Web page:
Fuck off, Pizza Man
I have not felt compelled to contribute to this blog for a very long time. I am a writer who really only writes for the catharsis — for the experience of emoting via word ammo.
For a long time, I have not been inspired to write because while I have had many meaningful experiences, none gave me the deep feeling that I NEEDED to put my thoughts on a page (or screen, as the case may be).
Today that changed.
As you may know, I am a teacher at a public high school. I love my job — even the parts of my job that I complain about.
I was having lunch today with a few of my colleagues. If you are familiar with the daily routine of a teacher, you may know that our lunch break lasts for about 25 minutes. We get very good at eating very quickly.
I finished my lunch fast and a colleague asked if anyone had a moment to help him carry some pizzas into the school. He had ordered 20 pizzas for an assembly we were having honoring students who had perfect attendance.
It was no problem, I told him. I could come help.
The pizza man came down the street with two giant insulated bags of pizza. He handed one of those bags immediately to my colleague. When I reached for the other bag, he said, “No, no no. Here — take this instead.” Then he handed me a plastic grocery bag with styrofoam plates in it. It must have weighed only a few ounces. The pizza man struggled to carry his bag.
I asked him if he did this “because I am a girl.”
“You’re too pretty.”
I am going to let that sink in for you.
Women readers are already getting it. Many male readers might not. In fact, some of my male readers (actually, do I HAVE male readers?) may have the same reaction as the Pizza Man did when I responded to him.
“I am not sure that’s a compliment,” I said.
“You should say, ‘thank you.’ It was a compliment, right?” This was his response.
Go fuck yourself with a rusty pen knife, Pizza Man.
I handed the bag of plates to another colleague in the hallway. I did not want to be near this man anymore. Then I went back into the room where I was eating lunch with my colleagues: four men and a woman.
One of the men in the group still doesn’t know why I am upset about all of this. One left the room when I started talking about it. Another got on his computer and tuned me out. The last shook his head and understood and cited that viral video of the girl being catcalled and harassed simply for walking down a street in New York. When man #4 referenced this video, man #1 said he’d not seen it, but asked what the girl in the video was wearing, you know, “just for a frame of reference.”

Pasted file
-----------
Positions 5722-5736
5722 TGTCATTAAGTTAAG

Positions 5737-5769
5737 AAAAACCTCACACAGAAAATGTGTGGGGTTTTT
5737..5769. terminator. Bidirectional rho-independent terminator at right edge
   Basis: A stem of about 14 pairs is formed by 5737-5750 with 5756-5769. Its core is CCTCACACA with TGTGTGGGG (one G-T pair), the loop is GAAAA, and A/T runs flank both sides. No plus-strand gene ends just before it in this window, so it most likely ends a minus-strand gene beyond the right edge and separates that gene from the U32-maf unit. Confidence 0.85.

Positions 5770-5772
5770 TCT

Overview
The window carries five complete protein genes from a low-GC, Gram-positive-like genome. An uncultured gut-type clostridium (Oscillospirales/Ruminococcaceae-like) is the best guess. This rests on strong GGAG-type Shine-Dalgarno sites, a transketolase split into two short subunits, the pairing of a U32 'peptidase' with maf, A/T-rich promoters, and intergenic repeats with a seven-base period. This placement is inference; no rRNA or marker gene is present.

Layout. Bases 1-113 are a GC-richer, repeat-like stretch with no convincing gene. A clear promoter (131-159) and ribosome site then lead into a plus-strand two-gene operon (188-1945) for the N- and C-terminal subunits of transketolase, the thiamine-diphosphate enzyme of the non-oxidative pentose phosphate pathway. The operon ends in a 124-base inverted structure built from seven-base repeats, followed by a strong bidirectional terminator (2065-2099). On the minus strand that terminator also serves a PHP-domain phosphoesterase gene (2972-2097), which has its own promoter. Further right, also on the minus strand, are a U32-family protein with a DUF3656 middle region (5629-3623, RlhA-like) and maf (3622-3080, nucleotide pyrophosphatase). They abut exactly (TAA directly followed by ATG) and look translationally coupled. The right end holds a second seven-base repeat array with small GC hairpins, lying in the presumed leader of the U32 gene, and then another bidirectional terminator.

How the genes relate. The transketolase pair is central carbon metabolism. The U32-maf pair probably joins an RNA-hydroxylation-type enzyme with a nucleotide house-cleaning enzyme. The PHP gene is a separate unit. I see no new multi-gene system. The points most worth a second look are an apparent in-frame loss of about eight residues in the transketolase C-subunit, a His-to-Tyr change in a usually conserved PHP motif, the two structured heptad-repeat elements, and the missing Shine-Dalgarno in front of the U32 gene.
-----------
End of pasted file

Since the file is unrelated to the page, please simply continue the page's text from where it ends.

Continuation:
When lunch was over, I walked down to my classroom and I tried not to cry.
Men: this isn’t that fucking difficult. Stop the bullshit. We are not that hard to figure out.
Telling a coworker she looks nice is FINE. Telling her she looks nice in that sweater is NOT.
The difference? One is a simple acknowledgement of an effort someone put into looking pleasant. The other is a direct reference to anatomy. If you say I look good in my sweater, you are talking about my body — the personal parts of myself that I have chosen not to show to you because I put them underneath a sweater.
Look — I am no spring chicken. I am not as young and hot as I once was. And, I don’t think that this matters much. I still have men say inappropriate things to me, whistle, or ask me “how YOU doin’?” in a tone that perhaps suggests that I am not being asked an honest question regarding how my day is. I am NOT thankful that I’ve “still got it.” I don’t feel good about myself because at my age someone has called me “pretty.” This is mostly because I do not measure my self-worth on the opinions of random strangers who refuse to let me carry pizza.
Now, perhaps you may wonder if it isn’t chivalrous for a man to offer to carry something for a woman. Yes. It is. I don’t think, however, chivalry necessarily is the issue. It would have been chivalrous to OFFER to carry something for me if I were struggling with it. It would have been chivalrous if, when I had offered to take the pizzas, the Pizza Man said, “Oh, that is so nice of you to offer, but I am doing just fine. Would you mind taking these plates, though? That would free up an extra hand for me to carry these.” It is not chivalrous to refuse to permit me to help you then tell me that it’s because I have both a vagina and a cute face. This is not a good deed. It is an insult.
I let this man escape with his life for three reasons:
1. I was at work in a school full of impressionable young people and I would rather not show them that violence is the answer to anything.
2. He was old and is probably from an era where a good ass-slap was a welcome indication of a job well done for perky secretaries and receptionists. This doesn’t excuse the behavior, but does help me perhaps understand it.
3. I can’t go to jail. I have a family to think about.
Now, there are a million ways I wish I had handled this and a million things I wish I had said. And, this all reminds me of when I was raped as a teenager: I am dealt an injustice; I am treated disrespectfully. Then, I end up being angrier with myself for not immediately responding better; for not being stronger and for not being a quick-thinker. This is the great sadness of womanhood: thinking of one’s own faults when someone else has done wrong.
I honestly don’t know what to do now. I am angry and sad and disappointed and reflective and thinking all kinds of awful things. And I had been having such a fantastic day. And a few words from a stranger has sent me into such a different direction. And, when the bell rings to end my brief “free” period, I have to teach a room full of 31 15-year olds. And, I can’t let this color my work with them.
If you can relate in any way to this story, please comment here. I do welcome respectfully dissenting opinions, too. I’d love to open a dialogue about this.